Some quotes first:
1. Activist investor Jeff Ubben has left ValueAct Capital, the $16bn hedge fund he founded, to launch a new environmental and social impact investment company.
2. „Companies, as governed today, with investors asking for more current returns and more buybacks and so forth, aren’t working for society or nature,“ he said. „But I have to prove that there’s a return [in long-term impact], because otherwise . . . you’re not really changing anything.“ <..> „Finance is, like, done. Everybody’s bought everybody else with low-cost debt. Everybody’s maximised their margin. They’ve bought all their shares back . . . There’s nothing there. Every industry has about three players.“
3. Having an impact fund and a traditional fund under the same roof at ValueAct was „confusing“ for investors, Mr Ubben said. Those who opted for the impact vehicle worried they were leaving returns on the table, and those who opted for the flagship fund worried that about being portrayed as environmentally or socially „unconscious“. „I don’t think these two strategies peacefully coexist,“ said Mr Ubben.
Second, that was the essence. If RE investments are driven by "location", "location", "location" mantra, then in "ordinary" investing it is not only "return", "return", “return" anymore. I have been following for the last few years already an emerging and quite fast growing trend in hedge funds space to invest if not "for" then at last "with" social and/or environmental impact in mind. And that will benefit all of us. Even those who are far away from investing.
#bitcoin #cryptos #CryptoFunds
Yes, you noted it correctly, the post below is on crypto funds. You might start saying cryptos are for dummies, any rational investor should avoid them, they have no any value and it's just a speculative bubble.
Pause here for a second. For as long as investors do allocate a portion of their portfolios to crypto currencies, tokens and / or crypto funds it's worth taking a look at the different alternatives and their performance. Last year I invested myself into 1 crypto currency, 1 crypto fund and 1 token directly. Traded few more. A fund employs a long/short strategy and I want to be ready when the recent bubble bursts from it's short side (or gain further if it continues from it's long side). Token is a spicy ingredient in my portfolio with tenfold raise since my first investment in May'20. Cryptocurrency is 1:1 backed by USD and yields 22-26% p.a. with daily payouts. Nothing to compare to 10x over 9 months, but still mind blowing if you compare to ''cash'' yields.
What about fund performance then? A fund I'm invested with still has a too short track record to draw any meaningful conclusions. So let's take a look at the whole market.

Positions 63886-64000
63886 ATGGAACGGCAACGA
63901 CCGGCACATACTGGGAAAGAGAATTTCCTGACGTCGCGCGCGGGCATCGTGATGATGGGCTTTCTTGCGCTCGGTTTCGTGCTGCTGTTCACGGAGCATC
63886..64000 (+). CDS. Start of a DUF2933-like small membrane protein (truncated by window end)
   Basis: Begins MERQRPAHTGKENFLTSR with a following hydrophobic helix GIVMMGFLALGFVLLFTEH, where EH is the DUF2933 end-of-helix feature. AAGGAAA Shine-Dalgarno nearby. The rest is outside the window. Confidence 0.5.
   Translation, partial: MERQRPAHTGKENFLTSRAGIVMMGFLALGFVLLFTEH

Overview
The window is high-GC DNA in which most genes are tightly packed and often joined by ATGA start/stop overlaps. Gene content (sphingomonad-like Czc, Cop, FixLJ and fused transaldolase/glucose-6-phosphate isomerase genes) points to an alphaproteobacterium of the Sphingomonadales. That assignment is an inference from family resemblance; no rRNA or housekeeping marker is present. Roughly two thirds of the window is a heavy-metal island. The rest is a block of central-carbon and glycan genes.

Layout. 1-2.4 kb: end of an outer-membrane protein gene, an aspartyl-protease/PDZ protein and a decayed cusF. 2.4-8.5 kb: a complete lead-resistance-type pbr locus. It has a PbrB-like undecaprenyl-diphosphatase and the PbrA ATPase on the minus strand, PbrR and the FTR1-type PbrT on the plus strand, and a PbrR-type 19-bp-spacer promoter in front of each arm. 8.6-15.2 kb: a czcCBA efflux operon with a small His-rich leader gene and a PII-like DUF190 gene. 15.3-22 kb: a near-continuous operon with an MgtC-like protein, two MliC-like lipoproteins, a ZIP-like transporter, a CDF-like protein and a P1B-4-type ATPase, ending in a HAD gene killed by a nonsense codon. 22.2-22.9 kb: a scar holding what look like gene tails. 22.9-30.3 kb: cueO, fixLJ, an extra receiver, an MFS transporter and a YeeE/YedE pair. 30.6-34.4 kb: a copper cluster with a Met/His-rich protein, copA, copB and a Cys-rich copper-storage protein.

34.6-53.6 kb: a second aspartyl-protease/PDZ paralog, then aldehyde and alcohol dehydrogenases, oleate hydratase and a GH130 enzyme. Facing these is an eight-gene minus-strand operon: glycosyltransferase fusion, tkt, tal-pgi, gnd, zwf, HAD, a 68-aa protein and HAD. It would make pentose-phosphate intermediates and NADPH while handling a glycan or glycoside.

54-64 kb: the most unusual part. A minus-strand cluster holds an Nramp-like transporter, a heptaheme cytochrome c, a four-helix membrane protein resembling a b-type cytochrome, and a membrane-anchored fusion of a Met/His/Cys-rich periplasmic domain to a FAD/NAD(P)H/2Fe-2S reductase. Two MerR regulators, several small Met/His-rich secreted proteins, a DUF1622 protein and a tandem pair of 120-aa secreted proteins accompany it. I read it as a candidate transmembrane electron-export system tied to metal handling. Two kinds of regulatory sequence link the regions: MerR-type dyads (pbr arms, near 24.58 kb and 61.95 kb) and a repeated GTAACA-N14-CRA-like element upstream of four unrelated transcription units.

As per Crypto Fund Research, crypto funds were again the hottest investment managers in 2020, gaining more than 160% on the year. However, bitcoin performed significantly better than the CFR Crypto Fund Index, which measures the performance of a basket of 70+ crypto funds.
So did crypto hedge funds actually underperform? As in any case where you don't now a quick answer but still want to look smart enough, you say "It depends". So the answer to the last question is ''it depends''. And let me explain why.
Crypto hedge funds, as many other funds, are supposed to manage risk in the sometimes extremely volatile markets. As you know, cryptocurrencies and volatility go hand to hand. This typically results in significant outperformance when Bitcoin and other cryptocurrencies decline and underperformance when they rise considerably as they did in 2020.
Crypto funds also operate a number of strategies - some strategies like arbitrage are essentially market neutral and will almost always underperform a long-portfolio in bull markets and outperform in bear markets.
In fact, since the beginning of 2017 crypto funds have gained 2,812% vs. 2909% for Bitcon (Crypto Fund Research's calculations). Over multiple market cycles, crypto funds have kept pace with Bitcoin's gains. But here's the important part... they've done so with far less volatility than Bitcoin. And this is exactly what all investors hope for.
Crypto funds' ability to manage risk was never more clear than during 2018's "crypto winter". While Bitcoin's price fell 75% from its peak. Crypto funds lost less than 50%. While most investors don't cheer a 50% loss, they likely took solice knowing had they been fully exposed to Bitcoin they would have lost far more.
Still, crypto funds are a risky investment and most suitable for institutions and sophisticated investors. Thus, have a double or even triple eye when selecting particular fund and stay well invested.
Electric Vehicle Investment Roadmap
- Electric Vehicles (EVs) are an emerging set of technologies with enormous potential to transform transportation.
- As such, EV companies represent significant opportunities for investors who can determine when and where to invest in this complex market.
- This article provides an investor roadmap to more than two dozen varied investment opportunities.
- These opportunities go beyond investing in Tesla, and look at the auto manufacturers, new US start-ups, Chinese EV companies, and supporting industries.
- As in all investments, considerations of the companies strategies, valuations, and investment timing are critical; especially with the volatility of these investments.